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Chamber panel discusses universal healthcare coverage

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Bermuda Chamber of Commerce panellists Elwood Fox, left, Christy Butler, Anna Van Poucke and Ricky Brathwaite (Photograph by Akil Simmons)

A Chamber of Commerce discussion on bringing universal health coverage to Bermuda, became heated, when one audience member demanded to know how it would be funded.

“We do not have income tax here,” said the accountant who did not wish to be named. “Are we going to give the Government a high percentage of our salaries to run universal healthcare?”

In 2021, more than 28 per cent of Canadian income tax was spent on universal healthcare compared to 18 per cent in the United Kingdom.

The accountant said local physicians often took the blame for the high rate of lifestyle disease in Bermuda.

“What responsibility does the patient have for their own health?” she said.

Bermuda’s high rate of diabetes

According to the National Institutes of Health, Bermuda has the fourth worst obesity rate in the world, with 24 per cent of adults weighing in as obese compared to an 18 per cent obesity average in Organisation for Economic Co-operation and Development countries.

When the meeting ended several people from the audience congratulated her on her stance, saying they felt the same way.

Panellist Elwood Fox, head of the Bermuda Medical Doctors Association, fielded her question, which came during the Chamber of Commerce’s annual general meeting, held at the Hamilton Princess & Beach Club.

Bermuda Chamber of Commerce members at their 2024 annual general meeting at the Hamilton Princess & Beach Club (Photograph by Akil Simmons)

Dr Fox stated that there were ways to pay for the coverage.

He told The Royal Gazette: “There are ways of doing universal healthcare. You need a balance between private and public and how it is funded. You cannot go right from zero to 100.”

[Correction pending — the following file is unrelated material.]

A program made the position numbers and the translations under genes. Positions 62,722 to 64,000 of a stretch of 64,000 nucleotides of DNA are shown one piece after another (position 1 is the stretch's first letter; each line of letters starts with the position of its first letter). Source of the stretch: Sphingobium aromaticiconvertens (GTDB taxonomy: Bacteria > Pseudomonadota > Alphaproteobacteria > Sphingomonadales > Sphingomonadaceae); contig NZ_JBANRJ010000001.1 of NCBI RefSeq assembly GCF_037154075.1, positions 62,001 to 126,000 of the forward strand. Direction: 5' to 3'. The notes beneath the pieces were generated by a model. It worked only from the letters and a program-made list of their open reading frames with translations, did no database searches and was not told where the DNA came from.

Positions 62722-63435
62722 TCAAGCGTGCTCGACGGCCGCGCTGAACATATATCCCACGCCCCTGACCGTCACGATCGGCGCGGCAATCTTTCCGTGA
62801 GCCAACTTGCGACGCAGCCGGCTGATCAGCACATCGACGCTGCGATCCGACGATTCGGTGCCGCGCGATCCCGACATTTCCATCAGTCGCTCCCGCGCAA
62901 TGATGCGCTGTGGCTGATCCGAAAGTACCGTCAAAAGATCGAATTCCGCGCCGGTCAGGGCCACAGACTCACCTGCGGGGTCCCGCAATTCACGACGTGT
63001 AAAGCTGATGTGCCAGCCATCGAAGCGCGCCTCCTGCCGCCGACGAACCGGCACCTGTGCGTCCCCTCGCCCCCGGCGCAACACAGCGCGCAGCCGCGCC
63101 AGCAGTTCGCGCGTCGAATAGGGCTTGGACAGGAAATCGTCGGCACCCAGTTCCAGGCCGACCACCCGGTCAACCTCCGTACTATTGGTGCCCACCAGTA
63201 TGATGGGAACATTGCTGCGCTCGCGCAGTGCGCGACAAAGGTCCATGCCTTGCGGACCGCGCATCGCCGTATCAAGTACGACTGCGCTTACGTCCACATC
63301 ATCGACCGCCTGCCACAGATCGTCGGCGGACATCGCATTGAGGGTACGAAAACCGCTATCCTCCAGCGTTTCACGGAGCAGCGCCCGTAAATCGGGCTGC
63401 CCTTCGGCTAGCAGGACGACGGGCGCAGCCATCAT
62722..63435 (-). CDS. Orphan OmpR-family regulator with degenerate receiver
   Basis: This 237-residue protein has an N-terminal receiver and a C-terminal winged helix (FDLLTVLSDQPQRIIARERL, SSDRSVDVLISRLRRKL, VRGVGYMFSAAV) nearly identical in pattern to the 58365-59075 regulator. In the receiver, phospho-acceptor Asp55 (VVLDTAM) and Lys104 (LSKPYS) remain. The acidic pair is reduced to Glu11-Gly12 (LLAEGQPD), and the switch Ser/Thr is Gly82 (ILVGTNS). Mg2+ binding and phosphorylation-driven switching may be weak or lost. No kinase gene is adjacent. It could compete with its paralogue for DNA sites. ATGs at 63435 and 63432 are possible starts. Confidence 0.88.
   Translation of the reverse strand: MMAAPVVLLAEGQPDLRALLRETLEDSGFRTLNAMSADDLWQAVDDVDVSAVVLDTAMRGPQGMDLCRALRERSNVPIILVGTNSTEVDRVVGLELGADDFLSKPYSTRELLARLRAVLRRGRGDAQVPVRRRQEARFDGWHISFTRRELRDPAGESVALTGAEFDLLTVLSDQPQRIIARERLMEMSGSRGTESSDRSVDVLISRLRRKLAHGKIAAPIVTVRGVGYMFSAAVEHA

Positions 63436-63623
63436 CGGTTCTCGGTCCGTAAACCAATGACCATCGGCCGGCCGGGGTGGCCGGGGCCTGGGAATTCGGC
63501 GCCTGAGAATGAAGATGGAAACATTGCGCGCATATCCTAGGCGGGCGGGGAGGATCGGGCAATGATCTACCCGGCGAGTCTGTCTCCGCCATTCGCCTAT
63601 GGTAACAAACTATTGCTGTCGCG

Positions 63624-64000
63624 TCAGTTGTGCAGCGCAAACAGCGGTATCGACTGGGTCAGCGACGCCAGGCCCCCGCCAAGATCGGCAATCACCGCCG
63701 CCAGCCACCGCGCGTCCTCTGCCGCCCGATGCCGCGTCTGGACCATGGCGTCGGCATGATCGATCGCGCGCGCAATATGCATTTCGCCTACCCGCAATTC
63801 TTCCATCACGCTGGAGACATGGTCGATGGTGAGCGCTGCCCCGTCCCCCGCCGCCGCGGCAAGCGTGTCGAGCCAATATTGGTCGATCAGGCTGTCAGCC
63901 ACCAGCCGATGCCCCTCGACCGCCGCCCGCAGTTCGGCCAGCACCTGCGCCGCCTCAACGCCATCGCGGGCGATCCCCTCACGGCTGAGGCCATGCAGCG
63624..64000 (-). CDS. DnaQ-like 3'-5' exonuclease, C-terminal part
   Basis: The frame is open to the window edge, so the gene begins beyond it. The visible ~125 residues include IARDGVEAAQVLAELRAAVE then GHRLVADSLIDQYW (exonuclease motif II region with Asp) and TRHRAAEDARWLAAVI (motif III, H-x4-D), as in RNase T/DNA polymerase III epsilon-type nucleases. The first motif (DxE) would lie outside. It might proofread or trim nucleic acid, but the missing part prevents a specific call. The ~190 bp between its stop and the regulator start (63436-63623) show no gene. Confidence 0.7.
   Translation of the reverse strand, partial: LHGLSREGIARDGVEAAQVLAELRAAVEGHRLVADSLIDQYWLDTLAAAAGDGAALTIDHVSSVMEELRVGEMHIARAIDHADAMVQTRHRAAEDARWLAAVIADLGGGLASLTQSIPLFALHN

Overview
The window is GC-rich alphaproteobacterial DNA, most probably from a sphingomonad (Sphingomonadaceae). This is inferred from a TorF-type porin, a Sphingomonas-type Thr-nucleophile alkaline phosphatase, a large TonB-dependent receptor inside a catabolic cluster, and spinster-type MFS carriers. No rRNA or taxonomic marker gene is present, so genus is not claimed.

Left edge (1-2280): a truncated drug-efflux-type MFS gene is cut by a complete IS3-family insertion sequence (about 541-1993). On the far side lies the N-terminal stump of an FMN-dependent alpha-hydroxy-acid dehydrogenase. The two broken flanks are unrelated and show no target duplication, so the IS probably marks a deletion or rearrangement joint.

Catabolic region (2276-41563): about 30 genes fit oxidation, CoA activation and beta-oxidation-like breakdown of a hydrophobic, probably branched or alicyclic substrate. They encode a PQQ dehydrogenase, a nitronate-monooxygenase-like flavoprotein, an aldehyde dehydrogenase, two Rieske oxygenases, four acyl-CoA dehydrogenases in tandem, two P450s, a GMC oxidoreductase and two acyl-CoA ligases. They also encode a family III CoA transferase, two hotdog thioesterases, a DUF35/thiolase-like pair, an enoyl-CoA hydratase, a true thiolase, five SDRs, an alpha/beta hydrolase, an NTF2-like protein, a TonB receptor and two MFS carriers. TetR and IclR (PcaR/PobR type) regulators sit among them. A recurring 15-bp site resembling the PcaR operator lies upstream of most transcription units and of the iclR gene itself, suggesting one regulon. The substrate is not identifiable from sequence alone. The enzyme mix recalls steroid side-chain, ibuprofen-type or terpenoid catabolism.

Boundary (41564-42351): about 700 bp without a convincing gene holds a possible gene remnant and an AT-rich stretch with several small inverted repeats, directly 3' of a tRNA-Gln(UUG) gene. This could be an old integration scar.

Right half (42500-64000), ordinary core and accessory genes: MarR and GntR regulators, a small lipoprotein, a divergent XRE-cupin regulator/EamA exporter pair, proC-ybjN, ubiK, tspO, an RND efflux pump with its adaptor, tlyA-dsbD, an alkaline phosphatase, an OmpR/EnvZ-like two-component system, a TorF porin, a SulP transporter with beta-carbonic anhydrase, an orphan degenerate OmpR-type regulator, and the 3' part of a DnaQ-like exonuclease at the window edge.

He said there were methods of paying for healthcare that were cheaper than coverage from local insurance companies.

“In America, Medicare sets the rate example,” Dr Fox said. “Every year they adjust the fee schedule and rates. The physicians, insurers, and the government come together in one room to decide what is best for the patient.”

He said universal healthcare would not destroy local health insurance companies such as Argus and BF&M, because some people would still buy private health insurance.

The Bahamas established universal healthcare coverage by implementing the National Health Insurance Authority in April 2016.

Christy Butler, the chief executive officer of the NHI, said the healthcare situations in Bermuda and the Bahamas were very similar.

“We have a very sick population in the Bahamas,” she said. “There are high levels of diseases such as hypertension, diabetes, and obesity.

“We also have a very siloed and fragmented healthcare sector.

“Today, the Bermuda Chamber of Commerce is trying to answer the question how to get the utility out of the healthcare system. That really resonated with me. We cannot stand by and continue to allow care to be delivered the way it has traditionally been.”

When she first transferred from the private to the public sector in the Bahamas several years ago, 70 per cent of the population did not have access to adequate healthcare.

She said: “There has to be an impetus for change. For us in the Bahamas, that was the implementation of universal health coverage.”

However, Ms Butler said they did not just wake up one day and put it in place.

“We have been on a 40-year journey to do this,” she said. “It has gone through a number of iterations. We have had to change strategy. We have had to consult with stakeholders. We wanted to make sure that when we implemented universal health coverage, we really were representing the needs of the community.”

She said the financial sustainability of the NHI in the Bahamas still kept her up at night.

“But we also have to recognise that we could not afford the healthcare system that we had,” she said. “Our inaction would have been very expensive.”

Ms Butler said that when Bermuda did implement universal healthcare coverage, it could not just be a mirror of what other countries have done; it had to be culture specific.

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Published April 18, 2024 at 8:00 am (Updated April 17, 2024 at 7:32 pm)

Chamber panel discusses universal healthcare coverage

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